After the war, I decided to start bell casting when the bell in my church cracked. I enlisted the help of a man who had cast bells in England. Together, we made a mold for the massive 900-pound bell and cast it successfully. Later, my son and I made numerous bells for churches all over New England. I decided to construct a mill to produce sheet copper. It was extremely risky. I had spent a lot of money on building the mill. If it didn't work, I wold have nothing left. But I wasn't afraid. When George Washington died in December 14, 1799, I crafted a tiny gold urn, designed to hold a lock of Washington's' hair. In 1801, my mill finally opend. The copper was of a good quality. Six thousand feet of the copper was used to cover the dome of the New State House. At the age of 76, I retired from managing the mill. My soon took over most of my duties.
I have lived a long and eventful life compared to the life span of most men in my day. I was always an adventurous person, even as I got older and I never refused a challenge. I have always been an ambitious person and a hard worker. But that is who I am, and I am Paul Revere.
"Lessons from Christopher Columbus' Life" by John Madsen
Everyone, at various points in his life, finds himself doing something he thought would be easy, but leads him into an adventure quite out of his fathoming. This adventure can be enjoyable, or it can be a series of impossible trails and hardships. Anyone will tell you, it's generally not the enjoyable ones; and few can tell you how difficult such an adventure can be than Christopher Columbus.
For many years before his famous expedition to the Americas, Christopher Columbus had the brilliant idea that ships could save time getting to India by going west around the world, rather than down and around Cape Horn, the southern tip of Africa. He was quite sure his plan would work. For years and years he tried to find someone who would finance his thoroughly planned expedition; the expedition to sail the western passage. After about 13 years of patiently carrying out his quest, he was granted patronage by King Ferdinand and Queen Isabella of Spain. They supplied him three shits and 88 men for what was, at the time, the most absurdly perilous expedition ever planned.
They arrived at the New World after two months at sea, longing to find land, to break the monotony and isolation of life at sea; an uncharted, unknown, dangerous sea no less. If that was not enough for leader to deal with, the crew thought, for the most part, that he was beyond daft and were insubordinate and mutinous for most of the voyage. However, when they finally arrived, they set anchor, when ashore and kissed the ground, thanking God for this wonderful opportunity and achievement, and then bowed before their steadfast commander, the great Christopher Columbus. Many mishaps were to follow.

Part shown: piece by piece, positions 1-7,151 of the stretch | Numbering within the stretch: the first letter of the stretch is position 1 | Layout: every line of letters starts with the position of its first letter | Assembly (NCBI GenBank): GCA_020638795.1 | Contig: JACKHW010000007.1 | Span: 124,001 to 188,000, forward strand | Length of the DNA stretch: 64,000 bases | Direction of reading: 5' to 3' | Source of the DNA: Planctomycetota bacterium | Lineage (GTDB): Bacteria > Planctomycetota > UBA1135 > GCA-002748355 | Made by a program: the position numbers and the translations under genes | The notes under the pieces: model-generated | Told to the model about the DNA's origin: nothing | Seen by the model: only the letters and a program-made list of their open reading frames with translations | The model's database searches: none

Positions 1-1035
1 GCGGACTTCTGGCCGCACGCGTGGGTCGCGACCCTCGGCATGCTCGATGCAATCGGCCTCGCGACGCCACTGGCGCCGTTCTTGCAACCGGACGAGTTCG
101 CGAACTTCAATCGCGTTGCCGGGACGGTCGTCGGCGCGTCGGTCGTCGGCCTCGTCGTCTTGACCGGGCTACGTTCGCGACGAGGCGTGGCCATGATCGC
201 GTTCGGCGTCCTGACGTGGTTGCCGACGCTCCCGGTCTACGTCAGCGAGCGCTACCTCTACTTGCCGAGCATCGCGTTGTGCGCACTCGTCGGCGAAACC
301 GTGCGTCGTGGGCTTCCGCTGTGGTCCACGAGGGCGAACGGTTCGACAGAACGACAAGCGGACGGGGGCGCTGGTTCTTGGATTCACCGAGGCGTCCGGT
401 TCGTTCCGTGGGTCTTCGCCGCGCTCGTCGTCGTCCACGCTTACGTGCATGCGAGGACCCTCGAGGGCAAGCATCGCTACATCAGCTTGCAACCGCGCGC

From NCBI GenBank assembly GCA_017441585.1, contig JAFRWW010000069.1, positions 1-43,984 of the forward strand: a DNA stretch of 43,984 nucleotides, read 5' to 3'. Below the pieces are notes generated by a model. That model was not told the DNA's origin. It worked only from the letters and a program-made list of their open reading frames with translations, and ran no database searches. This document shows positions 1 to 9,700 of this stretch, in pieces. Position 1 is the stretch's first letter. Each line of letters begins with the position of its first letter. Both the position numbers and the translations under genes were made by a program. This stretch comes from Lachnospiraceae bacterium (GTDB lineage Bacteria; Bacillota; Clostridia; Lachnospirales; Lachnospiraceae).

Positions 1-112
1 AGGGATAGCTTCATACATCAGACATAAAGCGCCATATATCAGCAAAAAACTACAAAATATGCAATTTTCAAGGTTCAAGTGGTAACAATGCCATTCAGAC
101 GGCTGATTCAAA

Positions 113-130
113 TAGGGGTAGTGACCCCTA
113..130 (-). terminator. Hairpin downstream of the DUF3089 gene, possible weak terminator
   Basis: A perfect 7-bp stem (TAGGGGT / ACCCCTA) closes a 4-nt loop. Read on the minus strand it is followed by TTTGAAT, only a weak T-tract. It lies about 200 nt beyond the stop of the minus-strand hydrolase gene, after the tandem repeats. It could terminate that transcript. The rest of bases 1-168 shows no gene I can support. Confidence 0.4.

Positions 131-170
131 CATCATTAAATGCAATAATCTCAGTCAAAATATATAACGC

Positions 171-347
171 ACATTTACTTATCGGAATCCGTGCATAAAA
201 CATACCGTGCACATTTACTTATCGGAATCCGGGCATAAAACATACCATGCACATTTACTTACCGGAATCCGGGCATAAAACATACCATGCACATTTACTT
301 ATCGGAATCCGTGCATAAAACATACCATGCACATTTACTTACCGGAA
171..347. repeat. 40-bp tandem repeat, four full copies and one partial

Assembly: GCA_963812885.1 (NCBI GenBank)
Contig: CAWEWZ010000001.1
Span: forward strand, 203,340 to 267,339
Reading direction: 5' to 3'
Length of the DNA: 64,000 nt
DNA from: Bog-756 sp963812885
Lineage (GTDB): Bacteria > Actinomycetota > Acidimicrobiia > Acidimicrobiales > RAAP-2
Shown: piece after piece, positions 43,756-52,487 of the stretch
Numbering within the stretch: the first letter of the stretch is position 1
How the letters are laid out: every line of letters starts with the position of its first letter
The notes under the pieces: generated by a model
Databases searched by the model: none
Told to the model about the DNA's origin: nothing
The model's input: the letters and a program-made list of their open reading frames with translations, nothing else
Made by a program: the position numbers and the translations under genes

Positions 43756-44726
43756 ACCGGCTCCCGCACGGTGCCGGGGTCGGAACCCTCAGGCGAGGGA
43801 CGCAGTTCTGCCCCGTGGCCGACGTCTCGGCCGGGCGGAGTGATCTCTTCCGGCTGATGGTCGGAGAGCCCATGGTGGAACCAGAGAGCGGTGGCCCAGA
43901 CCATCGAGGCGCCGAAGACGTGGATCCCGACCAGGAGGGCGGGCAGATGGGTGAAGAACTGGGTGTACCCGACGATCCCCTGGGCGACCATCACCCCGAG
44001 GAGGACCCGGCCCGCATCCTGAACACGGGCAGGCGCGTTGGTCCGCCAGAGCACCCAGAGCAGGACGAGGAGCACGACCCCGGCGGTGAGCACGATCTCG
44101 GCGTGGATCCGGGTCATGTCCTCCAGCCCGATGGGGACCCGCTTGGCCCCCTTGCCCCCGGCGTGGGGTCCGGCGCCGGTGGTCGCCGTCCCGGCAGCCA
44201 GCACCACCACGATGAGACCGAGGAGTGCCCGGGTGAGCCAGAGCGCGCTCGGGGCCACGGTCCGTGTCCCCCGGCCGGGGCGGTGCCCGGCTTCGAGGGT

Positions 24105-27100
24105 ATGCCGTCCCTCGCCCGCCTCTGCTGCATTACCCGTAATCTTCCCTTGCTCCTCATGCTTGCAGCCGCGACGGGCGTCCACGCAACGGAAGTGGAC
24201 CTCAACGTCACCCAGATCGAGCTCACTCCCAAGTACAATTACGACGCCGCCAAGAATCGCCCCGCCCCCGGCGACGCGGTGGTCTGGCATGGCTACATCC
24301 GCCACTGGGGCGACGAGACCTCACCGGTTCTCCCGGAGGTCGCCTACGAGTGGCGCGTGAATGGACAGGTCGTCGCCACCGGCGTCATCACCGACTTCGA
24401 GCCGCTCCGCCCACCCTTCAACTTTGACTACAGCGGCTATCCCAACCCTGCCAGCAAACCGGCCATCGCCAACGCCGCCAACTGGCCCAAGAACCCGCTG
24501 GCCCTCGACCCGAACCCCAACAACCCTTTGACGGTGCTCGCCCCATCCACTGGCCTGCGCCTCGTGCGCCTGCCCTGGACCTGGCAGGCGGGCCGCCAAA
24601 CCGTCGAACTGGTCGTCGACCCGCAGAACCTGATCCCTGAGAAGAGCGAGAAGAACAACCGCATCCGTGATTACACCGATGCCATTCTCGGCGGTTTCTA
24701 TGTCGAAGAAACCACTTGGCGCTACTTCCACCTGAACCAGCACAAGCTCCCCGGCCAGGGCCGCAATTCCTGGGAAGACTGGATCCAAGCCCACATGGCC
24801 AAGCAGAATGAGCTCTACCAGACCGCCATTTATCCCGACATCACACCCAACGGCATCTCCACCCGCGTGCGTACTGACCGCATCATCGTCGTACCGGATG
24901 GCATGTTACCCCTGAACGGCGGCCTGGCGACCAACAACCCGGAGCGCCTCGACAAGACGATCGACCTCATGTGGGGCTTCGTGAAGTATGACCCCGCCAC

One such mishap was the grounding of one of the ships his expedition sailed on: The Santa Maria. The wreck was attributed to carelessness on account of the helmsman. Columbus, who was anxious to return to Europe with news of his discovery made the absolute best he could have out of the situation. He salvaged all the supplies and equipment from the vessel, and used its useless remains to establish a fort that was the citadel of the furst European colony in what would later be found to be the New World. Forty-four Europeans were left to hold this fort, so to speak, and Columbus set sail back east with two remaining ships. This is the kind of expedient thinking and fair judgement every leader should use as an example for how to handle any kind of situation that takes a turn for the worse. He did not waste his time trying to discipline the cause of the problem or punishing the entire crew. He just took what was given him and did the best he could with it in regard to his goal. Many people who are in charge of something often get caught up with errors and problems and lose sight of their goal, which will cause them to fail in the long run, even if they correct their subordinates into perfection.
Soon after Columbus put his aim back to Spain, a storm hit his fleet, separating the Niña and the Pinta. But Columbus sailed on, and eventually found himself back in the Old World on the Portuguese Isle of Santa Maria. He went ashore there and somehow could not convince the governor of Stanta Maria that he was not trying to invade Portugal. Eventually, he was allowed to leave and proceeded to the royal courts of Portugal, where he was treated with highest honor and Spain, where he was given titles of nobility for his marvelous achievements.
This portion of Christopher Columbus' voyage shows us that when the storms are fiercest, when the outlook is bleakest, when those with power over you act the most foolish, things can always get better. If you persevere, act with deftness of mind, stay respectful to your superiors and subordinates alike, and always keep your goals foremost in your mind, things can always get better. In most cases things do get better, but you do not always get rewarded with riches and honor like Columbus did. His inspiring ability to lead and his ingenuity in turning west led to his being commissioned to carry out three more voyages to the west: a total of four expeditions to what was, before him, considered to be past the end of the world.
Throughout his life, Columbus was used to working very hard, but also using his mind and apparently daydreaming about the great possibilities of the unknown. What we can learn from Christopher Columbus' life, most importantly, is that what is unknown and uncertain, while it may be hard, can always be made known and certain as long as we keep ourselves set on that goal, work to achieve it and adapt to whatever that enigma sends our way.